Hong Kong’s legislative assembly descended into chaos yesterday as lawmakers for and against amendments to the territory’s extradition law clashed over access to the chamber.
At least one lawmaker was taken from the chamber on a gurney after apparently fainting during the morning melee, in which legislators pushed and shoved each other on the floor, amid seats and tables and in an adjoining hallway.
The amendments have been widely criticized as eroding the semi-autonomous Chinese territory’s judicial independence by making it easier to send criminal suspects to mainland China, where they could face vague national security charges and unfair trials.
Under the “one country, two systems” framework, Hong Kong was guaranteed the right to retain its own social, legal and political systems for 50 years following its handover from British to Chinese rule in 1997.
However, the Chinese Communist Party has been seen as increasingly reneging on that agreement by forcing through unpopular legal changes.
Legislators in the pro-Beijing camp attempted to seat Abraham Razack (石禮謙), also known as Abraham Shek, who had been named earlier in the week through another committee and a contested interpretation of council rules to replace pro-democrat James To (涂謹申) as head of the Bills Committee.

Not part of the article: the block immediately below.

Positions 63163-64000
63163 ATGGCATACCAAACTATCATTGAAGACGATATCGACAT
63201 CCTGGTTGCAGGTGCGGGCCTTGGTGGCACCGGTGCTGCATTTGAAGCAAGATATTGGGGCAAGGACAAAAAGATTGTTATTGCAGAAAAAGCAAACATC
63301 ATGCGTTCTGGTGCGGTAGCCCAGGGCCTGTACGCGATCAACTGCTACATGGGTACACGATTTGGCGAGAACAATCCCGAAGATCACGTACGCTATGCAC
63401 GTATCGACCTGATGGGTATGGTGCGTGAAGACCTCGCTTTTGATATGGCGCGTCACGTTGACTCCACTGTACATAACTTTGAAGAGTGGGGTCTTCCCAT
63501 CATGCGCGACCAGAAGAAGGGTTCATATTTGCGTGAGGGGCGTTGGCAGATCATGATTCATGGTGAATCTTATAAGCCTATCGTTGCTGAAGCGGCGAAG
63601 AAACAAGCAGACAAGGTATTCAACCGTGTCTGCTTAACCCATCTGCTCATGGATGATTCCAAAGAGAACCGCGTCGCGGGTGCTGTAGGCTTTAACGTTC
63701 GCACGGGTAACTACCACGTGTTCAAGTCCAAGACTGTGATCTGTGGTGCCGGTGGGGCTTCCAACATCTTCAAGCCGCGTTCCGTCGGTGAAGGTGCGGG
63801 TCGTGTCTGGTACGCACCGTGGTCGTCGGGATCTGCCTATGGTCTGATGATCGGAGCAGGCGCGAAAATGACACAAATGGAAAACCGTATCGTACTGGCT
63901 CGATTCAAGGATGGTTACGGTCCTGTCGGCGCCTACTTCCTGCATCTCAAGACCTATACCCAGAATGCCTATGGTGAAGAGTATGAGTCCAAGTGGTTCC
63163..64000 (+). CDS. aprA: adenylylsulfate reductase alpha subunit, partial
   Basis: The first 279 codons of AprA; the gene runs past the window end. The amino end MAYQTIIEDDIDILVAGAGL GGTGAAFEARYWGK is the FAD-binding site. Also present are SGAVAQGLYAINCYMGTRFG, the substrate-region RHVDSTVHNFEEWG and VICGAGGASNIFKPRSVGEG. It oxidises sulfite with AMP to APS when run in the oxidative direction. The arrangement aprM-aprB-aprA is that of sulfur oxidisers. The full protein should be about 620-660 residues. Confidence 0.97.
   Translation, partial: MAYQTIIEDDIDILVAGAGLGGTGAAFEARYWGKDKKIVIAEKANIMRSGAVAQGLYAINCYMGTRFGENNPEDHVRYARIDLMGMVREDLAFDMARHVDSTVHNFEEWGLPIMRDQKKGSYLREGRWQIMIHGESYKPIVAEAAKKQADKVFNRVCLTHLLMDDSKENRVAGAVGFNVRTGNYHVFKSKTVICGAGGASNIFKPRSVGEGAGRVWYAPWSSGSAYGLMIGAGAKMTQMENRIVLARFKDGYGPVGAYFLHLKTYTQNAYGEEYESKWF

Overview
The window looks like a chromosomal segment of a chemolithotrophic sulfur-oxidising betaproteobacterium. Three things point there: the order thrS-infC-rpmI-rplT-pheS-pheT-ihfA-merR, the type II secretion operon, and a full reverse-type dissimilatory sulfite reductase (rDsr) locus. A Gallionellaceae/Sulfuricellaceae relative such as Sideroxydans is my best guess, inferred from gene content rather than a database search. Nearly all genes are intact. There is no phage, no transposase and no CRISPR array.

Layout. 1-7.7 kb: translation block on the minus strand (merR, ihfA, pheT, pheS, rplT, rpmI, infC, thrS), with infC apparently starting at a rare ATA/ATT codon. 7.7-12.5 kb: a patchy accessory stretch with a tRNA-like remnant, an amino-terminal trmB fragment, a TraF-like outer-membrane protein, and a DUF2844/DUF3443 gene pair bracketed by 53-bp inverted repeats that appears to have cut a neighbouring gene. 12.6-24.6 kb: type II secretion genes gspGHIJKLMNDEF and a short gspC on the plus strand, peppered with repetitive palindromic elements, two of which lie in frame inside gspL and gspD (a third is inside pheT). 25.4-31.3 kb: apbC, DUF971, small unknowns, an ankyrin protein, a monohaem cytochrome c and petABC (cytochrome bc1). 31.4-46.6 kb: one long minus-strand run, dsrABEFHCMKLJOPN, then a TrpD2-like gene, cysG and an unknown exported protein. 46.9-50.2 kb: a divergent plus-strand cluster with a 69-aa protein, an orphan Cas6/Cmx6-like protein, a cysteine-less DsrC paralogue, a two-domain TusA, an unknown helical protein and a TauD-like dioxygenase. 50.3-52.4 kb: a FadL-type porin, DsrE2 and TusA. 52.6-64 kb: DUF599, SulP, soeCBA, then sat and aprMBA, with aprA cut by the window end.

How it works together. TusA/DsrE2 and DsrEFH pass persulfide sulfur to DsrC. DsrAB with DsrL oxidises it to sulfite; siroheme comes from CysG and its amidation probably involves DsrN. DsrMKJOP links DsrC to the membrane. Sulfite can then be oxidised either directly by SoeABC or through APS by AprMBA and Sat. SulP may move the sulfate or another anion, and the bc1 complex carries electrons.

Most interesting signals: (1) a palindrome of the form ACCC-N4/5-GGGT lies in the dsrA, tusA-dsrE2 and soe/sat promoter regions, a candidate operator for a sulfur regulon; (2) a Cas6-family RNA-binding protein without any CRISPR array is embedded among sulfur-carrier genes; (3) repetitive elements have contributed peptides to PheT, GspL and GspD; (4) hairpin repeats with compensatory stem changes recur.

To had stalled passage of the legislation over two sessions and Razack was seen as the best chance to push it through before the July recess.
However, pro-democracy legislators continued to claim that To was the legitimate chief of the committee guiding discussion of the proposed new law.
They and their opponents had scheduled rival meetings on the same topic in the same Legislative Council meeting room yesterday, starting just 30 minutes apart.
The rival committees both claimed to be in charge of the same process of scrutinizing the new law before deciding on whether to vote on it.
At one point, Wu Chi-wai (胡志偉), the Democratic Party chairman who tried to stop Shek from presiding over the meeting, shouted at him, saying: “Don’t be a sinner for a thousand years! Don’t sell out Hong Kong.”
The legislator removed by paramedics was identified as Gary Fan Kwok-wai (範國威) of the Neo Democrats.
The amendments expand the scope for the transfer of criminal suspects to China and remove the legislature’s right to scrutinize individual extradition decisions filed by Hong Kong’s chief executive.
They could also open the way for further measures to erode Hong Kong’s civil liberties, including the passage of anti-subversion legislation that has been strongly opposed by many.
Yesterday’s legislative scuffle came weeks after a Hong Kong court handed down prison sentences of up to 16 months to eight leaders of massive 2014 pro-democracy protests on public nuisance charges.
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